How to adjust partial dentures at home

If you have recently opted for partial dentures to replace one or more missing teeth, then your experience will be a bit different from someone who received full dentures.

Generally, it is easier to get used to partial dentures than full dentures because the former only replace some of the missing teeth, leaving some natural teeth in place for support and stability. This makes it easier to adjust to the new dental appliance.

Additionally, partial dentures are often smaller and lighter than full dentures, which can make them more comfortable to wear. They also require less maintenance and care than full dentures, and they often cause minimal irritation and discomfort in the beginning, but then soon get used to them.

That said, any discomfort with partial dentures that starts as soon as they are placed in the mouth or later on can be somewhat managed at home in a number of ways:

adjust partial dentures home

How long should you wear your partial dentures?

Partial dentures can be left in the mouth for most of the day, but it is generally recommended that they be removed at night to allow the gums and supporting tissues to rest. Wearing partial dentures continuously can lead to irritation, soreness, and bacterial buildup in the mouth, which can contribute to bad breath and other oral health issues.

It is important to follow the specific instructions provided by your dentist regarding the wear and care of your partial dentures. In some cases, your dentist may recommend removing your partial dentures during certain activities such as eating sticky foods or playing sports, to prevent damage to the dentures or injury to the mouth.

Tips for caring for your partials

Eating Habits 

Note that it may take some time to get used to eating with your partials. So initially, it is recommended to start with soft foods and gradually move on to firmer items as you get accustomed to the partial dentures. You should avoid sticky or hard foods that may dislodge the dentures or damage them.

Additionally, you should avoid biting or chewing directly on the dentures as this can cause damage.

Clean dentures after meals

It is also important to clean the partials after eating to prevent any food particles from getting stuck underneath the dentures. You can use a soft-bristled brush and denture cleaner to clean them, and remember to clean the ridges where the partial sits, as well as your cheeks, tongue, lips, and roof of your mouth.

Rinse your mouth after eating

It is also recommended to rinse your mouth with water or mouthwash after eating to help maintain good oral hygiene. Rinsing your mouth with warm salt water at least once a day will also help to keep the gums clean and healthy.

Store your partial in a denture case when not in use

Lastly, when removing your partial temporarily, always remember to keep it in a denture case to avoid losing it. If you’re going to bed, soak it in water or a denture solution made with denture-cleaning tablets. This helps to not only remove light stains and loosen plaque, but also prevents the acrylic from drying out, becoming brittle, and affecting the fit.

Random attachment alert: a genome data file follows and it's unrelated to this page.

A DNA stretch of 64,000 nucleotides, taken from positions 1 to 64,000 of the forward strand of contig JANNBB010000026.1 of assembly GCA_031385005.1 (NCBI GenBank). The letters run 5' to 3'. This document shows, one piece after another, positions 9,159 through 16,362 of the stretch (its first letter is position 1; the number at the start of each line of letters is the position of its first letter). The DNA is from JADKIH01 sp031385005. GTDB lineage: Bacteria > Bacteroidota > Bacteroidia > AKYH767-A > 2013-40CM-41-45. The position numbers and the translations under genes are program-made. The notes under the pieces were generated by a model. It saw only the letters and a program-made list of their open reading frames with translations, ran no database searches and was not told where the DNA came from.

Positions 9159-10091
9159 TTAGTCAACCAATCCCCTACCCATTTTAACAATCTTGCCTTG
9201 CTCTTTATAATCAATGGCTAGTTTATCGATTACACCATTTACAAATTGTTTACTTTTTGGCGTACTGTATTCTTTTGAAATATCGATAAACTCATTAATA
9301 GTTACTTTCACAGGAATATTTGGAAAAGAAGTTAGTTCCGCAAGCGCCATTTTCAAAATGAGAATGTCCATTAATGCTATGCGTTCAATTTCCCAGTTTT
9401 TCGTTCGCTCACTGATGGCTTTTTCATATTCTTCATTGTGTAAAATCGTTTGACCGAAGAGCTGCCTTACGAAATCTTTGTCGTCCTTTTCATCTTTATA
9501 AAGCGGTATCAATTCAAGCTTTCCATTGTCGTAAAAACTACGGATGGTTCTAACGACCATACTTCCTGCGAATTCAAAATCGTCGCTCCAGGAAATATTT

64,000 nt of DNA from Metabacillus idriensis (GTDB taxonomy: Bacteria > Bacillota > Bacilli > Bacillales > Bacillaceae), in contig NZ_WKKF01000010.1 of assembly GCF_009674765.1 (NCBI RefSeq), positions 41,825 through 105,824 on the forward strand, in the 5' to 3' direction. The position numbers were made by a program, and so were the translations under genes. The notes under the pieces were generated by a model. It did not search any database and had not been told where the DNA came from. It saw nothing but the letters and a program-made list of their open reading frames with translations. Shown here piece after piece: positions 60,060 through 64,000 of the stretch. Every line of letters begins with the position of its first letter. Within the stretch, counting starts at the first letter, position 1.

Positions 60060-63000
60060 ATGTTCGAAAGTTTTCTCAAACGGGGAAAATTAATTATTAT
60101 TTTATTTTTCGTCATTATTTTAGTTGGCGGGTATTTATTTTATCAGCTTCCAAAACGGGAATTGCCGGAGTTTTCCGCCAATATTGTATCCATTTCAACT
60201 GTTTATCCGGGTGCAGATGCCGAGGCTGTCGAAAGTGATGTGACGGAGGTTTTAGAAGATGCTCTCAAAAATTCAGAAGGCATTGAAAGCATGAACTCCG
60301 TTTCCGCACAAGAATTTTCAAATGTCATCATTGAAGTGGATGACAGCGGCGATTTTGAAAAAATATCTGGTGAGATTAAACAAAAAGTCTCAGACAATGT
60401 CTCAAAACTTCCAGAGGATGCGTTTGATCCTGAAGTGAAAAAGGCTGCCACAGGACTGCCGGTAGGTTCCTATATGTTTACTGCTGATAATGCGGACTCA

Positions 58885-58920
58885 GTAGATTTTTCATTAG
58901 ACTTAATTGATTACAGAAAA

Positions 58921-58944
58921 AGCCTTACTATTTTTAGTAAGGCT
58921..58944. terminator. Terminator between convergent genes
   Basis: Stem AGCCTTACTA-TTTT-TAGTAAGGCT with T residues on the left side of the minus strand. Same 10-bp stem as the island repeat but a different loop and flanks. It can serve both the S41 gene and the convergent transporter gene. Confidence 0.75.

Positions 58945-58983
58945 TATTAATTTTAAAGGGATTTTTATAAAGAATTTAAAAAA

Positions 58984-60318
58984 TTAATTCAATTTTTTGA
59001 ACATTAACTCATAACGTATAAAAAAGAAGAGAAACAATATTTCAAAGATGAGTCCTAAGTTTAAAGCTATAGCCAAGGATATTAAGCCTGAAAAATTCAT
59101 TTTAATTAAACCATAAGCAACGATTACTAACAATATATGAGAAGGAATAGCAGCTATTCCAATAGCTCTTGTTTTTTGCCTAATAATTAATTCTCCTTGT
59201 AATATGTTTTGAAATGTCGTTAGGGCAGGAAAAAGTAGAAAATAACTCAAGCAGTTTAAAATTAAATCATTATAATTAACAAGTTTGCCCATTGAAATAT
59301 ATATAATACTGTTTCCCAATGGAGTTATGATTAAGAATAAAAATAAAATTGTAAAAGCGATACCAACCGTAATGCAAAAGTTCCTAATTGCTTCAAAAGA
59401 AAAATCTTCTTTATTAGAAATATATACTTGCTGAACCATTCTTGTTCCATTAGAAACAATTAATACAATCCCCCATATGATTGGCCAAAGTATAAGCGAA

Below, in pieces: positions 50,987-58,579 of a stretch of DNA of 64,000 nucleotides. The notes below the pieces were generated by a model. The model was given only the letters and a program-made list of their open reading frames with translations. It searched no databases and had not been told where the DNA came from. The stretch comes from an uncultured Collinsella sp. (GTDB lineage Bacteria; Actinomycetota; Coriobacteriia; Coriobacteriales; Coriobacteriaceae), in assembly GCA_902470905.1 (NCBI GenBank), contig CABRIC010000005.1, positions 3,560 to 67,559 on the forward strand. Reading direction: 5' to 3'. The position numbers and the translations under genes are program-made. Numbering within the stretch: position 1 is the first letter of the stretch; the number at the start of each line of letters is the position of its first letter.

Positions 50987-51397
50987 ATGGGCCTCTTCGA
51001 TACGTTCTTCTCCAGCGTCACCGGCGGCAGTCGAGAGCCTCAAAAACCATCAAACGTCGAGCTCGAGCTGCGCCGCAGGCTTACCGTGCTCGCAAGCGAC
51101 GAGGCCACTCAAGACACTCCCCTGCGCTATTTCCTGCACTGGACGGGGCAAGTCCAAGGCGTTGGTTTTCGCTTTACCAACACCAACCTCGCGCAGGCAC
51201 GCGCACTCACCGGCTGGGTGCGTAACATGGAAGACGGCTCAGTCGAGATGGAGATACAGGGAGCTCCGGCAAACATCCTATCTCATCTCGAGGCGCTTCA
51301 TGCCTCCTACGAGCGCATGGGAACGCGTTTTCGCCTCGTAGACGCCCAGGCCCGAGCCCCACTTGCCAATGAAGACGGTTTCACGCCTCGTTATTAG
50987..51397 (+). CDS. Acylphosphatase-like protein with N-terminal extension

Why are your partial dentures uncomfortable?

It is not uncommon for some patients to experience discomfort from wearing their partial dentures, especially within the first 24 hours of wearing them and even within the first few weeks.

Some common causes of discomfort with partial dentures include:

  • Sore spots – An ill-fitting partial denture that rubs against certain areas of the gums can lead to sore spots or irritation that cause discomfort. Pressure points it can also result in sore spots.
  • Pressure – If the partial denture is not properly balanced or is too tight, it can put pressure on certain areas of the gums or teeth, leading to discomfort.
  • Adjustment period – It takes time to get used to wearing partial dentures, and the gums and jawbone may need to adjust to the new appliance. This can cause discomfort for a few weeks until the mouth becomes accustomed to the partial denture.

It’s best that you don’t try to adjust or repair the partial denture yourself as this could damage it or interfere with its fit. Rather, you should contact your dentist as soon as possible to make the necessary adjustments and eliminate the pressure or sore spots.

During your appointment, it’s best to wear the partial so your dentist can assess its fit for proper diagnosis.

How to adjust your partial dentures at home

In some cases, you may not have easy access to a dentist to assist you with the discomfort arising from wearing your dentures. In that case, you need some temporary solutions to help you get by:

  1. Start by rinsing your mouth with warm salt water to soothe any sore spots or irritation.
  2. Use a denture adhesive to help the denture stay in place and reduce pressure on the gums.
  3. Try using a denture cushion to relieve pressure on sore spots or irritation.

a. Denture adhesive

Partial dentures are often held in place by the remaining natural teeth, but denture adhesives can provide additional stability and prevent movement or slipping of the dentures.

Denture adhesives are products that are designed to help keep dentures in place. They are available in different forms, including pastes, powders, and adhesive strips or pads. They work by creating a seal between the dentures and the gums. This helps to increase the retention of the dentures, making them more stable and secure.